DON’T MISS RECENTLY PUBLISHED: 2013 Trends in Data as a Service and Cloud Computing
In the cloud computing world, 2012 is shaping up to be a continuation in the trend of cloud-based data center services increasing their footprint at both the consumer and corporate levels. Studies by Cisco and others show an almost exponential growth in cloud data traffic for 2012 and beyond. The rapid proliferation of mobile devices, combined with data server virtualization, serves to fuel increased dependence on the cloud for both computer processing and storage needs.
Conor O’Mahony, IBM’s Program Director for Database Software, sums things up about the cloud as the year transitions from 2011 to 2012:
“In 2011, cloud computing continued its march towards mainstream adoption. Cloud computing is redefining the way IT assets are sourced and managed. Almost every organization either has cloud computing in its environment already, or has immediate plans to use it. The economics, agility, and value offered by cloud computing is just too persuasive for IT organizations to ignore. While hosting, virtualization, and software-as-service (SaaS) are the well-established pillars of cloud computing, I expect 2012 to be a break-out year for platform-as-a-service (PaaS) and private cloud deployments.”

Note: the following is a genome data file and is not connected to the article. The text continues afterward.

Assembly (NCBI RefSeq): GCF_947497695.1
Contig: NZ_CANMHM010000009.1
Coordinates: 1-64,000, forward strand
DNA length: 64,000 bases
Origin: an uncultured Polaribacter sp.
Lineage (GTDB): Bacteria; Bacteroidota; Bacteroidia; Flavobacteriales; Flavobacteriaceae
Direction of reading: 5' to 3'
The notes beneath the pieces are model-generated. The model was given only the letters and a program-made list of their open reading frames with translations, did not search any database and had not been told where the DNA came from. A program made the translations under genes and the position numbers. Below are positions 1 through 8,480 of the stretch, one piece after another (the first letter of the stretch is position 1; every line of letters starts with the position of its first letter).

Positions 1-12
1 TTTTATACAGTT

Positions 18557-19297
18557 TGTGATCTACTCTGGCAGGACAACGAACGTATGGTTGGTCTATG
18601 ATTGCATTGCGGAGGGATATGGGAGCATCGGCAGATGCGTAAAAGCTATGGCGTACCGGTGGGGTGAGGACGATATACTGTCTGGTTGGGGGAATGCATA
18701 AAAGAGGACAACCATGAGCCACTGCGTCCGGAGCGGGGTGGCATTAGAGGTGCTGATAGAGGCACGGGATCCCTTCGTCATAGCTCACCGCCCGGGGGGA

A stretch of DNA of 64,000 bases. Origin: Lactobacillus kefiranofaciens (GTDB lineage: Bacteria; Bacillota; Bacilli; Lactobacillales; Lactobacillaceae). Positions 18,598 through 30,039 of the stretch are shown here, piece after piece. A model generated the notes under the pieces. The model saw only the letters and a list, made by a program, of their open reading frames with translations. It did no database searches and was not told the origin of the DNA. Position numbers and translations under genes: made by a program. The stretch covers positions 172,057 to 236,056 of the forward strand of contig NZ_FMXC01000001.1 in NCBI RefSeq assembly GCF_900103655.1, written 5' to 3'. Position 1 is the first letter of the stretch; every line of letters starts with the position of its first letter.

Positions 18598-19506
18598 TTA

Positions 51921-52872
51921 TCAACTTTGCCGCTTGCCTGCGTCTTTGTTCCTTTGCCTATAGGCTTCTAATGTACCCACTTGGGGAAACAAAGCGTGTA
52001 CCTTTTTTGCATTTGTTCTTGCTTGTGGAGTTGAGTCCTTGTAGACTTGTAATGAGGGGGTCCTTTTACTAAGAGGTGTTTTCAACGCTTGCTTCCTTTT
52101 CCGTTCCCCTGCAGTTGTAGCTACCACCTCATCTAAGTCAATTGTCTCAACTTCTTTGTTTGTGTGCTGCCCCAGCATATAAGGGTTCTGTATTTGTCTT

From the general public deciding between competing cloud-based storage options offered by Amazon, Apple, and Microsoft, to businesses of all sizes either consuming or reselling cloud computing services, there’s little doubt 2012 is poised to be yet another “Year of the Cloud.”